The first German organisation to enter the Central and Eastern European areas where most ghettos were set up under German occupation during the Second World War was the German Military, the Wehrmacht. Only its advanced and continued presence in the region made the implementation of Nazi anti-Jewish policy possible. In the Polish areas occupied in 1939, the setting up of Jewish councils and first anti-Jewish measures began under the authority of the military occupation administration, which ended on 25 October 1939, while the Wehrmacht played little part in the subsequent setting up of the ghettos under German civilian rule in both the Incorporated Areas and the General Government.
In 1941 and 1942, the role of the Wehrmacht in the affairs of the ghettos was mostly related to its supervision of the war economy through the Rüstungskommandos. Thus it took an interest in Jewish labour, e.g. in the textile or armaments industries, securing additional foodstuffs for labourers “necessary for the war effort”. During the ghetto liquidations, the intervention of Wehrmacht officials sometimes temporarily saved a small number of Jewish workers considered indispensable to the war economy.
While its units implemented many anti-Jewish measures throughout the occupied Soviet Union, the Wehrmacht rules allowed for the setting up of ghettos, but this remained a discretionary matter, in which local initiative was supreme [Document A09]. The easternmost areas of the Soviet Union occupied by German troops (the eastern regions of Belarus and Ukraine as well as western areas of Russia) remained under military administration, so that any ghettos established there fell under the rule of the Wehrmacht.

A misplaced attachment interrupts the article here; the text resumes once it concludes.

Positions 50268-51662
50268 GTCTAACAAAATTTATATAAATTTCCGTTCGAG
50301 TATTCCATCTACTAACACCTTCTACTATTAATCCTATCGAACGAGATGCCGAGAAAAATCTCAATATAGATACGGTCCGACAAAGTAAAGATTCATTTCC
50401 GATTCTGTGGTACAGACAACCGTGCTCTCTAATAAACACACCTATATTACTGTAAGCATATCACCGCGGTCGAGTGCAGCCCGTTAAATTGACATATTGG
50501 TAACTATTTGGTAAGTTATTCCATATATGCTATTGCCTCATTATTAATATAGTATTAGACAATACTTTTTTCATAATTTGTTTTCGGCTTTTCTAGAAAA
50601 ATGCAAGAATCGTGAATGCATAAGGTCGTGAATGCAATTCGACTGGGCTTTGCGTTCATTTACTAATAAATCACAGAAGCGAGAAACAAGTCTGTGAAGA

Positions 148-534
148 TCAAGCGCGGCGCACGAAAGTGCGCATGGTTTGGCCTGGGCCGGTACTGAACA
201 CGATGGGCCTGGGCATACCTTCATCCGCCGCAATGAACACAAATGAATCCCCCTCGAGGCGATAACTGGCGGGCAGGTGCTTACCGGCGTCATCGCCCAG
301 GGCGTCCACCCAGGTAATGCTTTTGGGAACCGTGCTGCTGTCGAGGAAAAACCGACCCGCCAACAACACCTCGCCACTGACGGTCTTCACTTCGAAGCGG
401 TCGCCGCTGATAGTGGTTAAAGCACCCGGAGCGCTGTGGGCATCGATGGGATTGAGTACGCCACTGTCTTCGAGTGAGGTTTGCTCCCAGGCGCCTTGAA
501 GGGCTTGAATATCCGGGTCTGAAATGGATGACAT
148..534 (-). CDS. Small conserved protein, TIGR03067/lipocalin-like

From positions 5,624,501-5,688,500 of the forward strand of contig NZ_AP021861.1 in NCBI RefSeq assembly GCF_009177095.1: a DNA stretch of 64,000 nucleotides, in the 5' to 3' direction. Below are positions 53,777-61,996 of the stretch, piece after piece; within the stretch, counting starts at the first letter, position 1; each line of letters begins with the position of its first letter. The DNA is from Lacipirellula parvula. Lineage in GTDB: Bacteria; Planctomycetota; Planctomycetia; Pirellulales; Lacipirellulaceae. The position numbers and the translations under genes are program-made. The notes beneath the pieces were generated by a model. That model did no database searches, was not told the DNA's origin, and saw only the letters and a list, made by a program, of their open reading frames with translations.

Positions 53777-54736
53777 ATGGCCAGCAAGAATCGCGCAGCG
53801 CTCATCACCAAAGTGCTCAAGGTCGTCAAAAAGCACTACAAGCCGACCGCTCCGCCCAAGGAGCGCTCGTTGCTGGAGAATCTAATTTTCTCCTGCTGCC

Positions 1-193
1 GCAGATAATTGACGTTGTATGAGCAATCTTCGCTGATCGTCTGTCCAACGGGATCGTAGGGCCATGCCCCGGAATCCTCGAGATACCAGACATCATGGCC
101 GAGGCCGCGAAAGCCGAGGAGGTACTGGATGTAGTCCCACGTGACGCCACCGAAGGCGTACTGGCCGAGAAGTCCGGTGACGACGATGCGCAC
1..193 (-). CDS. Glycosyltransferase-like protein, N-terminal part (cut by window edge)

The German Civilian Administration
In the Incorporated Areas (e.g. the Reichsgau Wartheland, Eastern Upper Silesia, Bialystok region), the General Government as well as the Reichskommissariate Ostland and Ukraine, much of the matters relating to the ghettos was carried out by the German civilian administration. Each of these territorial organisations possessed a central administration with departments akin to ministries on the level of the Reichsgau, General Government or the Reichskommissariat, mid-level administrations with departments (Regierungsbezirke, Distrikte or Generalbezirke) and on the local level (Kreis or Gebietskommissariat). Following the “Führer Principle”, each of these administrative levels was headed by a presiding official, whose ambition, ideological zeal and connections could determine the fate of his subjects. As the leading German local officials, the Kreishauptmänner in the General Government were often responsible for issuing orders to set up a ghetto and determine various aspects in local anti-Jewish policy.
At the same time, central departments, e.g. on the level of the whole General Government or on the District level, could also issue general orders affecting all the ghettos in their area of jurisdiction. Of special importance to ghetto policy in the General Government were the departments of Labour [see d) Work], Health and “Bevölkerungswesen und Fürsorge” (Population Matters and Welfare), which for instance was charged with the supervision of the JSS (Jüdische Soziale Selbsthilfe/Jewish Self-Help) [see b) Jewish Administration]. The implementation of their orders depended on the cooperation of lower level bureaucrats, however. The paranoid concerns of health officials about the supposed transmitter status of the Eastern Jews resulted in the closing off of many overcrowded Jewish quarters, the sanitary conditions in which subsequently resulted in a self-fulfilling prophecy regarding the outbreaks of epidemics. The subsequent terrible conditions in the ghettos could then also self-enforce preconceptions and prejudices, leading to a further radicalisation of visiting Nazi officials [see Document A07].